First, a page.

Bed Bugs: What You Need to Know

Tomorrow will be a busy day because we will be sending out a news release on the discovery of bed bugs at the library. Expect to get questions from our customers. We will update everyone as our plan is executed.

Gina has consulted with Cindy Berner, Wichita Public Library, who has been through this problem, and one of her staff members is writing a book for ALA on this topic. I notified the Shawnee County Health Agency about the bed bugs discovery and they will help field questions about it if they get calls.  I am also in contact with the EPA. John is working with Schendel, who has done an inspection today, and believes the introduction of bed bugs may be limited to the two chairs. They will be bringing “Scout” a bed bug sniffing dog to they library on Monday to inspect all areas of the library, vehicles and 1020.

Misty Kruger with the Shawnee County Health Agency, provided this helpful information sheet about bed bugs. Please use this information when talking with our customers who have questions/concerns about the health risks.

What are bed bugs?
Bed bugs (cimex lectularius) are small, fl at, parasitic insects that feed solely on the blood of humans and animals while they sleep. They are reddish-brown in color, wingless and can live for several months without a blood meal.

Do bed bugs spread disease?
Bed bugs should not be considered a medical or a public health hazard. They are not know to spread disease, but can be an annoyance because their presence may cause itching and loss of sleep.

What health risks do bed bugs pose?
A bed bug bite affects each person differently. Bite responses can range from an absence of any physical signs of the bite, to a small bite mark, to a serious allergic reaction. Bed bugs are not considered to be dangerous; however an allergic reaction to several bites may need medical attention.

How did I get bed bugs?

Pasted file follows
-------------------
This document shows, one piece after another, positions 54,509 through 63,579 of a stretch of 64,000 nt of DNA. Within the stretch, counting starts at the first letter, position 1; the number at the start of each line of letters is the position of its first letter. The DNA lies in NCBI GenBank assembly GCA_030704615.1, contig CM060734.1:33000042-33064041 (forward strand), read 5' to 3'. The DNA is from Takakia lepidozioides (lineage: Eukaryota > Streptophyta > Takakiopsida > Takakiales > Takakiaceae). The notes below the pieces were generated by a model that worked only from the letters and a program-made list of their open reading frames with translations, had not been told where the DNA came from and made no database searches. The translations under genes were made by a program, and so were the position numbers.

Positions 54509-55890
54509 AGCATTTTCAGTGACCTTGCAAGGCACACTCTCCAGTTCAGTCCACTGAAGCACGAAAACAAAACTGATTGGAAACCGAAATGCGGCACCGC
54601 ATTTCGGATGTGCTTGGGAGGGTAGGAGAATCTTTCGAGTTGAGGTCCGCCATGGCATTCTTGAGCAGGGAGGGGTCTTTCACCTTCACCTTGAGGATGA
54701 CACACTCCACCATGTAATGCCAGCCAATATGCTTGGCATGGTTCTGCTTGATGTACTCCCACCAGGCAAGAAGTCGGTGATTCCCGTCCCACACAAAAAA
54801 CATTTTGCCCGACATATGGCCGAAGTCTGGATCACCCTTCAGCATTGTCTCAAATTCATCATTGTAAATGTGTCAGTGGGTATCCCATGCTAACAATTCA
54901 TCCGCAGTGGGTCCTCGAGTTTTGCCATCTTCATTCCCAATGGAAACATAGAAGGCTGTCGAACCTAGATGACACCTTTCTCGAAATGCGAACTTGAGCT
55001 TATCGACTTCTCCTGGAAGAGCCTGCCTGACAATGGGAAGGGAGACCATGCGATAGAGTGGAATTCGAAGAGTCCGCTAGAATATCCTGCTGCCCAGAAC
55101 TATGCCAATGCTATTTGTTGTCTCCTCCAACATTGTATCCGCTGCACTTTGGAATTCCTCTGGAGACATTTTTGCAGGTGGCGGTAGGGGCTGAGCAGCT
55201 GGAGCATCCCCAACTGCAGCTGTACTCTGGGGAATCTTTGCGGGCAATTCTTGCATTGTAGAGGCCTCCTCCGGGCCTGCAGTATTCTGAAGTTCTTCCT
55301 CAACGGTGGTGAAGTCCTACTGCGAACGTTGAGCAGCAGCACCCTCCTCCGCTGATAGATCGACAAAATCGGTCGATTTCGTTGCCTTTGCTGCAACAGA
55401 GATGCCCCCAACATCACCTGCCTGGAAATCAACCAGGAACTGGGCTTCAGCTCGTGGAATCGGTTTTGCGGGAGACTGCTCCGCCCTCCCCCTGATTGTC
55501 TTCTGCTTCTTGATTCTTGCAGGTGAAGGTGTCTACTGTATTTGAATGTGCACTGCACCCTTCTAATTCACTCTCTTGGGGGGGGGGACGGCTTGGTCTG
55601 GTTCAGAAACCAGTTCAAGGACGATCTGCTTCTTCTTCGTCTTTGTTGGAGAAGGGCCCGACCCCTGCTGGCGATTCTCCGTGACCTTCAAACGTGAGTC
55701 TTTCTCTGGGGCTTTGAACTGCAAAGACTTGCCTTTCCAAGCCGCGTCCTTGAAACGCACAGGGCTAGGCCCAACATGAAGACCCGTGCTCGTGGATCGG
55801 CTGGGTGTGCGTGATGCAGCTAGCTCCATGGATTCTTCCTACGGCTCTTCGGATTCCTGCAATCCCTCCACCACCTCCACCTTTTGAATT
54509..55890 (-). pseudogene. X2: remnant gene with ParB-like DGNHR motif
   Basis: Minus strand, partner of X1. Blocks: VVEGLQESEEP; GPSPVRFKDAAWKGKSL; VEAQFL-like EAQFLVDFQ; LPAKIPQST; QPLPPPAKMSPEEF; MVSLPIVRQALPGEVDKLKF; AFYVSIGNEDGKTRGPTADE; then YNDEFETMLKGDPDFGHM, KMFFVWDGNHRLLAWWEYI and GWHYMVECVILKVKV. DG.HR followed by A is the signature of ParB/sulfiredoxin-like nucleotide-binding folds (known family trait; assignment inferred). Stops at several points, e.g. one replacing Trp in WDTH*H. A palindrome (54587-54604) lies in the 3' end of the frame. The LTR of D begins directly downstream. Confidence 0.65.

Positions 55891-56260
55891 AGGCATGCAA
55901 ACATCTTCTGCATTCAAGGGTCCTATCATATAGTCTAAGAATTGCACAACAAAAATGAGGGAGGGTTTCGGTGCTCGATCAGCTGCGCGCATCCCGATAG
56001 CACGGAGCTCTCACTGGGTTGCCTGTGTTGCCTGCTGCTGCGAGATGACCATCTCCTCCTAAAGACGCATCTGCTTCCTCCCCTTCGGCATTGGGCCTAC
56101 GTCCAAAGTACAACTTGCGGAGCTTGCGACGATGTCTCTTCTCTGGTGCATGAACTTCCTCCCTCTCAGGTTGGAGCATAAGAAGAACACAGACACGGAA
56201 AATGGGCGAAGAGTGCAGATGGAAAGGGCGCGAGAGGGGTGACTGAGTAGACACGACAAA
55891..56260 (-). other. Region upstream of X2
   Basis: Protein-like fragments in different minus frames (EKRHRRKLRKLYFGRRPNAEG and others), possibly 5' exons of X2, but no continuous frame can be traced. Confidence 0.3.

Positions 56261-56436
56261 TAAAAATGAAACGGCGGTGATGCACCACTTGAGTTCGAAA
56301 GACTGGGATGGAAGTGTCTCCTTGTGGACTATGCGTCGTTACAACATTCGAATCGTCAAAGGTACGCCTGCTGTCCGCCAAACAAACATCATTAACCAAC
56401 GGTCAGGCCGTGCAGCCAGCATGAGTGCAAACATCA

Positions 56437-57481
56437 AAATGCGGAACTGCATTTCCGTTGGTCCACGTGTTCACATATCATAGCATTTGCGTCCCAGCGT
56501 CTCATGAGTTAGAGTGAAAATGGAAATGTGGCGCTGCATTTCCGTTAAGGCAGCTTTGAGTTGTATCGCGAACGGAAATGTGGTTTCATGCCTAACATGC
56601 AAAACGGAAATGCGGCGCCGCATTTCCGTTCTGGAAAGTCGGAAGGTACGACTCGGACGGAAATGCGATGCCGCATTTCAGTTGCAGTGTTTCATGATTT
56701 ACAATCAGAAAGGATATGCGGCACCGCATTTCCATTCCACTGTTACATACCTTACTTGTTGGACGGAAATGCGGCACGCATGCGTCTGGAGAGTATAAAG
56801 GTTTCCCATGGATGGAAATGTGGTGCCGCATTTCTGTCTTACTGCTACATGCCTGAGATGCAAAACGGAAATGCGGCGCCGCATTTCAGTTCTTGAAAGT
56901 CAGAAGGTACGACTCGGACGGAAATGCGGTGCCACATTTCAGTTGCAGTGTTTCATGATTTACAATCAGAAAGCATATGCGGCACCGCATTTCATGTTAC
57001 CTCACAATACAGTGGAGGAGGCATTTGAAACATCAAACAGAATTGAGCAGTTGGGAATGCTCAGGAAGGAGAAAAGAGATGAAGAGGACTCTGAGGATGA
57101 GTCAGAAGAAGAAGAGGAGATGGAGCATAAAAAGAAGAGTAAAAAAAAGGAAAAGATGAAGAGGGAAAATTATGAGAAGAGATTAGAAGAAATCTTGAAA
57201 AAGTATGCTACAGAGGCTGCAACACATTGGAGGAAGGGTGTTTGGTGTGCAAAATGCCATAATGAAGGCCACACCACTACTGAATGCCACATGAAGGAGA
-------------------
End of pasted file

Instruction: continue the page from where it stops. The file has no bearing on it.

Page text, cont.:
Bed bugs are experts at hiding and are usually transported from place to place as people travel. They travel in seams and folds of luggage, overnight bags, folded clothes and anywhere else they can find to hide. Often people do not realize they are transporting bed bugs with them. (Source: www.cdc.gov)

What are signs of bed bug infestation?
One of the easiest ways to identify bed bug infestation is by the telltale bite marks on the face, neck, arms, hands, or any other body part while sleeping. However, these bite marks may take as long as 14 days to develop in some people so it is important to look for other clues when determining if bed bugs have infested an area.

These signs include:

• bed bugs’ exoskeletons after molting

• bed bugs in the fold of mattresses and sheets

• rusty-colored blood spots due to their blood-filled fecal material that they excrete on the mattress or nearby furniture

• a sweet musty odor

How are bed bugs treated and prevented?
Bed bug infestations are commonly treated by insecticide spraying. If you suspect you have bed bugs contact your landlord or professional pest control company that is experienced with treating bed bugs. The best way to prevent bed bugs is regular inspection for signs of an infestation.

 

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